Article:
foreshadowing the spawn which is timed by the phase of the moon.  In my
1,000-plus hours of diving these Roatan walls, I had never seen such an
abundance of Moon Jellies.

Night dives became the order of the day for divers aroused by the
possibility of viewing this event seen by most only in documentary films.
Carolyn and I did night dives much of the week in an attempt to observe the
spawn.  We would nap after dinner; then get up to dive from 11:30 PM -1:30
AM or from 10:00 to midnight.  We talked about the exhaustion that was
building, but we kept the vigil.  And it paid off!  
When I think of a coral spawn, I envision what I have seen on
documentaries - corals expelling clouds of sperm and eggs.  And then it's
done.  And yes, in part, that is what happened; each coral type displaying
its own particular behavior.  Some emitted a cloud of sperm which at times
so heavily permeated the water with reproductive offerings that visibility
was reduced to less than 15 feet.   Others held onto their spherical eggs,
releasing them with the effort of birthing.  Some coral rods were wrapped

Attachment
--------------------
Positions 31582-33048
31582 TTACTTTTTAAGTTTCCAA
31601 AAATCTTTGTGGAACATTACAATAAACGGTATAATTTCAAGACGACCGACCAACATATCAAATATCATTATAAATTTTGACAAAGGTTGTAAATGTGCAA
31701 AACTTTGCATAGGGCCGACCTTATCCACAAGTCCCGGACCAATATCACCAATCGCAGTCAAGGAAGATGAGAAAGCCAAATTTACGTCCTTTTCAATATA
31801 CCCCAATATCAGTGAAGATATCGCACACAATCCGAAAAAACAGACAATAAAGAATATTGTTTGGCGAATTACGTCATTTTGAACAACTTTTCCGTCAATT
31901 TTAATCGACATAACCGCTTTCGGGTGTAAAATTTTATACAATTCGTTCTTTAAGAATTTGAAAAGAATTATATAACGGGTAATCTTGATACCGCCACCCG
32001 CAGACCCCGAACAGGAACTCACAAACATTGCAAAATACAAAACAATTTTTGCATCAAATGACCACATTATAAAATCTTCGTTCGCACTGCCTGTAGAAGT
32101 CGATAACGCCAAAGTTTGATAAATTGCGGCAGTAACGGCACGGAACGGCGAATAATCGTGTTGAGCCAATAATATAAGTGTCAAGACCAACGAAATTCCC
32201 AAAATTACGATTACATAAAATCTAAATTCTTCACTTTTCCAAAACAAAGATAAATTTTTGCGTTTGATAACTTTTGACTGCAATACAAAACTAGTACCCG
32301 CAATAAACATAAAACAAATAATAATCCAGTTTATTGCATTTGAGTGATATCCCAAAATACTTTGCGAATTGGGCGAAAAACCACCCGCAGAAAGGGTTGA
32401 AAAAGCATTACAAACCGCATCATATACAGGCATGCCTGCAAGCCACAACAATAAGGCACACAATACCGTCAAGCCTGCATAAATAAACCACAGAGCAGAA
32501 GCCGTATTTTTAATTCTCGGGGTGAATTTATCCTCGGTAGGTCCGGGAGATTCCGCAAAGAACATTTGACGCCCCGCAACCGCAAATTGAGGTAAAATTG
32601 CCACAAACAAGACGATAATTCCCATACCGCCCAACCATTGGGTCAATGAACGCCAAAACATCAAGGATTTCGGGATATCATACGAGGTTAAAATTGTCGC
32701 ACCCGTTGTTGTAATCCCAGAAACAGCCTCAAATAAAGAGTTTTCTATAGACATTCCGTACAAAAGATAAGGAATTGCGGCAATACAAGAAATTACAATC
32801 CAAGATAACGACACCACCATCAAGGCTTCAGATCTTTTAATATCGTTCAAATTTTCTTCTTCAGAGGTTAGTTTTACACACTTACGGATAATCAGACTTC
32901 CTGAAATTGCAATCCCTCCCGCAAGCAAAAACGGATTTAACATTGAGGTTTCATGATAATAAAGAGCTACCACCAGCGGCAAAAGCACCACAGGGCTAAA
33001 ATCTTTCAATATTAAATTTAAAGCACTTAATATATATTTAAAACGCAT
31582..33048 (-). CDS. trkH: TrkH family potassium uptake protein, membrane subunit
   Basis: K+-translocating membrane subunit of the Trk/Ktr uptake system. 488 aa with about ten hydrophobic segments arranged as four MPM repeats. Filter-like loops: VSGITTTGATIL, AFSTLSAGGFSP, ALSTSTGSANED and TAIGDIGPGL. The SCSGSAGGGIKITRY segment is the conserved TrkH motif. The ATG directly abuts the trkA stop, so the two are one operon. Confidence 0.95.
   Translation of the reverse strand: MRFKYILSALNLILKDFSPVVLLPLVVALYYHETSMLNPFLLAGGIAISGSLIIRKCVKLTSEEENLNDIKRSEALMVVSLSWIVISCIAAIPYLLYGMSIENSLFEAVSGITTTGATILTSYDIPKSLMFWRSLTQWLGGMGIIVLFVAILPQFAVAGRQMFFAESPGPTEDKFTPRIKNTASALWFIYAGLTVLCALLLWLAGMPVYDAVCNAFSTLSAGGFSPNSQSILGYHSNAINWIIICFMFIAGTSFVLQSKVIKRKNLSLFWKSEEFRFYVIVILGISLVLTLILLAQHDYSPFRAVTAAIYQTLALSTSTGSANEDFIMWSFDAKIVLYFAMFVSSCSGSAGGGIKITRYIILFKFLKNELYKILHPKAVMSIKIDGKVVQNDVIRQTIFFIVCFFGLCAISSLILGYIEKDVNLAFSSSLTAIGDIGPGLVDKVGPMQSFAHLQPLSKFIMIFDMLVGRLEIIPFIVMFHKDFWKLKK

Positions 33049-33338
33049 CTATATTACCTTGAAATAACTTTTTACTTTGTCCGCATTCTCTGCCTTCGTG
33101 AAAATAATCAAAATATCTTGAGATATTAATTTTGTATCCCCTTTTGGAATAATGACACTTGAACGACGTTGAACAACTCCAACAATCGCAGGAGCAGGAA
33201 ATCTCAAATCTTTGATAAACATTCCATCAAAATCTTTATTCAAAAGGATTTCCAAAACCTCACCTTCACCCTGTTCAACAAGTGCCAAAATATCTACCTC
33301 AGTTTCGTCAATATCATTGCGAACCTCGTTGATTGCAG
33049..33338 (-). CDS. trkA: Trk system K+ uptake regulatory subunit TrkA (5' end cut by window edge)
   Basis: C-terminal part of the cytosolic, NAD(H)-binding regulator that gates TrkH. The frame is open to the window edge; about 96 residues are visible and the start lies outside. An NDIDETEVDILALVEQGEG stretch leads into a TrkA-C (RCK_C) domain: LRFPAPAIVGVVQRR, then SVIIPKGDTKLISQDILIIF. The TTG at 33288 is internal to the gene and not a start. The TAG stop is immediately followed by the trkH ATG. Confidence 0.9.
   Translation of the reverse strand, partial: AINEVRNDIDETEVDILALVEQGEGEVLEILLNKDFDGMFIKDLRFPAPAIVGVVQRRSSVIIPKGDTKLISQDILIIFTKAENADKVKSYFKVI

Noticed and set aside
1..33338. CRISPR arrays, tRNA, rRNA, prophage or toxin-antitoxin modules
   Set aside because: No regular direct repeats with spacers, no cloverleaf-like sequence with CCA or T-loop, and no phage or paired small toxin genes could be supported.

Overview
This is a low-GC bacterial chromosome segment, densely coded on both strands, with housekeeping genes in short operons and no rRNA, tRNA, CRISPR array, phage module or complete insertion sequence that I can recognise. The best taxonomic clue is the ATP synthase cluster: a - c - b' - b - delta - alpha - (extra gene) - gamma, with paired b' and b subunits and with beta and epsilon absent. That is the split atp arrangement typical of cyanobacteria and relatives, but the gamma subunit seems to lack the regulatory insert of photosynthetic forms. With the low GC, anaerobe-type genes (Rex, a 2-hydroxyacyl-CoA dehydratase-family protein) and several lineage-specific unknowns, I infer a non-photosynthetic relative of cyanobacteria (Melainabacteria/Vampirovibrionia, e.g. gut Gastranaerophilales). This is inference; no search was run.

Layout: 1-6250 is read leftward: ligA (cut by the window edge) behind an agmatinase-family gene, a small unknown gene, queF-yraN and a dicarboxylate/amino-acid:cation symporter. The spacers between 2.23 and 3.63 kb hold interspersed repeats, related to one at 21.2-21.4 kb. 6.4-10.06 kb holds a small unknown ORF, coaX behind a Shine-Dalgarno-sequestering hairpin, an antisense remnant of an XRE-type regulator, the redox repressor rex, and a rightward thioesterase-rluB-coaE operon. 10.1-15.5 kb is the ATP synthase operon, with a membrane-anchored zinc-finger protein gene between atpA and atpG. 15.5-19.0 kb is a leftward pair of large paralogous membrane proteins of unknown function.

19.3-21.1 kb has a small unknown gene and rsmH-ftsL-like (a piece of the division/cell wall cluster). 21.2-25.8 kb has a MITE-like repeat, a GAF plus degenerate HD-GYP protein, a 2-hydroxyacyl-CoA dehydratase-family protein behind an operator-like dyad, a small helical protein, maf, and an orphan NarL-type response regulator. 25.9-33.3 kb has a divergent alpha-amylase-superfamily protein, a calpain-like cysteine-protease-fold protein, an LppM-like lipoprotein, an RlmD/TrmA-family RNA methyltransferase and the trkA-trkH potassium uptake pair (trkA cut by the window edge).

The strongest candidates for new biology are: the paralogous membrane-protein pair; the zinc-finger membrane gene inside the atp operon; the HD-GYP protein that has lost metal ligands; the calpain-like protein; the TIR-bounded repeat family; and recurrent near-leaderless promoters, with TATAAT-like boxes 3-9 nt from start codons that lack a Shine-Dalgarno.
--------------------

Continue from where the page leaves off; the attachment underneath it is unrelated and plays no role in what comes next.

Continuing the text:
in a winter overcoat of film that methodically peeled off the rods and
floated into the water column as a clear sheet of eggs.  There, all done.
The coral had completed its annual spawn.  

Ah, but how naive we were.  The spawn is not just a coral event; it is an
orchestrated ocean happening. The ocean was electric with energy. 
Creatures moved about with atypical boldness, sometimes mania, engaging in
strange behavior and activity. Everything seemed to be either eating or
reproducing. We were mesmerized by the show for two hours.  
Creatures that normally hide from our flashlights, remained unaffected by
the lights and wandered the coral in a type of frenzy.  Octopi, lobsters,
crabs, Green-, Spotted-, Chain-, and Sharptail eels.  One huge Channel